“Extraordinary . . . Indispensable . . . Full of jaw-dropping tales of the myriad large and small ways in which Bremer and his team poured fuel into the lethal cauldron that is today’s Iraq . . . [Chandrasekaran ] has a keen eye for the small detail that illuminates larger truths . . . [he] documents the way that an avalanche of unjustifiable mistakes transforms a difficult mission into an impossible one . . . Chandrasekaran does not set out to score partisan points or unveil large geopolitical lessons; he is, essentially, a reporter telling readers what he saw. Yet it is impossible to read his book without thinking about the larger implications of the story he tells.”

-Moisés Naím, The Washington Post Book World

 

“Mr. Chandrasekaran’s book, while nonfiction, is as chilling an indictment of America’s tragic cultural myopia as Graham Greene’s prescient 1955 novel of the American debacle in Indochina, “The Quiet American.”

-Frank Rich, The New York Times Op-Ed

 

“Chandrasekaran’s detail-rich reporting and firsthand, candid narrative is what sets his contribution apart [from other books about the Iraq war] and bolsters his withering assessment . . . Using nearly two years of reporting in the country for the Washington Post and an impeccable eye for the tragic and outrageous, Chandrasekaran unveils the occupation authority compound as a Middle East Oz, grossly out of touch with the harsh realities of the real Iraq . . . The book is an eye-opening tour of ineptitude, misdirection and perils of democracy-building”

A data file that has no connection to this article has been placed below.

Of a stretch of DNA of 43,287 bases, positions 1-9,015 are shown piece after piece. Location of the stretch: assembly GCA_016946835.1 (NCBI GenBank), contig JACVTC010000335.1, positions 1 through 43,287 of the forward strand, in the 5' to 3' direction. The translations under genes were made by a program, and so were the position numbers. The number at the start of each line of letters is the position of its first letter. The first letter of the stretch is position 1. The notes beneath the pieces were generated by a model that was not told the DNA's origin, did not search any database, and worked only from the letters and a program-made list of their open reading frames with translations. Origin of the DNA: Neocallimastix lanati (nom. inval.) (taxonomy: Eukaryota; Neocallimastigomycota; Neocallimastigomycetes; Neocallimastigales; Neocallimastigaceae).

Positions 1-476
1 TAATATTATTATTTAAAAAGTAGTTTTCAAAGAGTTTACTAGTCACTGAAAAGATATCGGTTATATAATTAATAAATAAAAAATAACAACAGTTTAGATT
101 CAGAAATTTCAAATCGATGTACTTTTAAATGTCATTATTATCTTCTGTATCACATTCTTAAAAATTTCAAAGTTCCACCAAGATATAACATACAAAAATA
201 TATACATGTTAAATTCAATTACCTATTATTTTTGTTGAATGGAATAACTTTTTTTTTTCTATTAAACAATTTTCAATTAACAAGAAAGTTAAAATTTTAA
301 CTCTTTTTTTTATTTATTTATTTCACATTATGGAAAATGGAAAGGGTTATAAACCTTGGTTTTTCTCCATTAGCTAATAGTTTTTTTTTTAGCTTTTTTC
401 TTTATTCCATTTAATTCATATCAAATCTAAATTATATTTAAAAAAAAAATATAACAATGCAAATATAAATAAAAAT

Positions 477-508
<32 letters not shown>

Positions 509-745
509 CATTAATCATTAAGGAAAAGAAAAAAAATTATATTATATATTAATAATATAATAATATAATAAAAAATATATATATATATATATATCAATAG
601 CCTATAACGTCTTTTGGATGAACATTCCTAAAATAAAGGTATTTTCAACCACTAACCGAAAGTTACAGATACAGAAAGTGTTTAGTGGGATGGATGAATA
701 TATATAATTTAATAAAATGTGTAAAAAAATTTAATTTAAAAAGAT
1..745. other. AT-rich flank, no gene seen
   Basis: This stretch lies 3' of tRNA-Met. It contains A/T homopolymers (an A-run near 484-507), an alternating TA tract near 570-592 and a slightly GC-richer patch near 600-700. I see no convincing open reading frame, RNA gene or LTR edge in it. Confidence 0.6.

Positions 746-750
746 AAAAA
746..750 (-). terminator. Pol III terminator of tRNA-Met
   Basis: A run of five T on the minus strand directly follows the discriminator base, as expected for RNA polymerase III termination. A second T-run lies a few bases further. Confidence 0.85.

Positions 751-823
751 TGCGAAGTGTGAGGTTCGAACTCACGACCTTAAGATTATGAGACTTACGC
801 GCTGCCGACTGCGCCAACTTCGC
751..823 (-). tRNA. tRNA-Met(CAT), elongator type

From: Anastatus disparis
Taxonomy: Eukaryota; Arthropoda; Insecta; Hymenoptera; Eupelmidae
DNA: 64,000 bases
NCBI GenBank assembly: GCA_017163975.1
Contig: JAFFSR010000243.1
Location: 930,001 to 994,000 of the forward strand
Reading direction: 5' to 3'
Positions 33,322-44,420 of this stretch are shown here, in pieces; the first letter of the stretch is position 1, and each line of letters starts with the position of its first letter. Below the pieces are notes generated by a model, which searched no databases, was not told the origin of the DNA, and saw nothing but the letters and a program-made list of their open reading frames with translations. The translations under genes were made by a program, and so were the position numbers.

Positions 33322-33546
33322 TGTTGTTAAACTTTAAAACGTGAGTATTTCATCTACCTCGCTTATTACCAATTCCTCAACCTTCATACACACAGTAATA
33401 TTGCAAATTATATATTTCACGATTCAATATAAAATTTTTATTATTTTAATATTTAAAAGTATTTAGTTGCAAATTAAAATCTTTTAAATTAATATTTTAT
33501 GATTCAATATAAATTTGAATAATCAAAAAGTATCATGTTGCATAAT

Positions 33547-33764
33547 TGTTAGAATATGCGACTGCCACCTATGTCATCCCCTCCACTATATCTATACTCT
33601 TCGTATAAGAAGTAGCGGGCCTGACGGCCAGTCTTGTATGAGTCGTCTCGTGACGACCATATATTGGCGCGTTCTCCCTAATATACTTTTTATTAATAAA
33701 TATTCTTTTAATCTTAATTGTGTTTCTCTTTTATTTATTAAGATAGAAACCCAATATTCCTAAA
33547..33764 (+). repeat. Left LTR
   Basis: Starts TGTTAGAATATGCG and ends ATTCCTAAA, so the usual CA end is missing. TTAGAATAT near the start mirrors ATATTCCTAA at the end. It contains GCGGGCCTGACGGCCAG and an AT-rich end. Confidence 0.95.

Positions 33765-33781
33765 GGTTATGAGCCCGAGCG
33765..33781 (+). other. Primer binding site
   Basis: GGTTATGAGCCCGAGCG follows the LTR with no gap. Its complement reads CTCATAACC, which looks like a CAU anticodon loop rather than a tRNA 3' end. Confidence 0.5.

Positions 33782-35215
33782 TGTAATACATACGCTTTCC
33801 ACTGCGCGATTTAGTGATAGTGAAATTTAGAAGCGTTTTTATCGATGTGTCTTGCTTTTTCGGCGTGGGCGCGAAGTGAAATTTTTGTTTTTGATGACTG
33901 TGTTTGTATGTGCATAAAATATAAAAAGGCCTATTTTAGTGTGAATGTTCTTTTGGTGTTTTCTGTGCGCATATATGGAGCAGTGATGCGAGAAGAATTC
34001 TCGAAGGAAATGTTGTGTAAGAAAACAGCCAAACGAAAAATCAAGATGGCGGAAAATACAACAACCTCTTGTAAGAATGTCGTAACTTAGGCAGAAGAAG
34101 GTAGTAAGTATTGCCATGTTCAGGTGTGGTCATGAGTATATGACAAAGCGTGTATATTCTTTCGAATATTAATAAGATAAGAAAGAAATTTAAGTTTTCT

-Andrew Metz, Newsday

 

“With acuity and a fine sense of the absurd, the author peels back the roof to reveal an ant heap of arrogance, ineptitude, and hayseed provincialism”

-Amanda Heller, Boston Globe

 

“A devastating indictment of the post-invasion failures of the Bush administration.”

- Jay Freeman, Booklist

 

“In Imperial Life in the Emerald City [Chandrasekaran] draws a vividly detailed portrait of the Green Zone and the Coalition Provisional Authority (which ran Iraq’s government from April 2003 to June 2004) that becomes a metaphor for the administration’s larger failings in Iraq . . . His book gives the reader a visceral–sometimes sickening–picture of how the administration and its handpicked crew bungled the first year in postwar Iraq, showing how decisions made in that period contributed to a burgeoning insurgency and growing ethnic and religious strife . . . The picture Mr. Chandrasekaran draws in these pages often reads like something out of Catch-22 or from MASH.”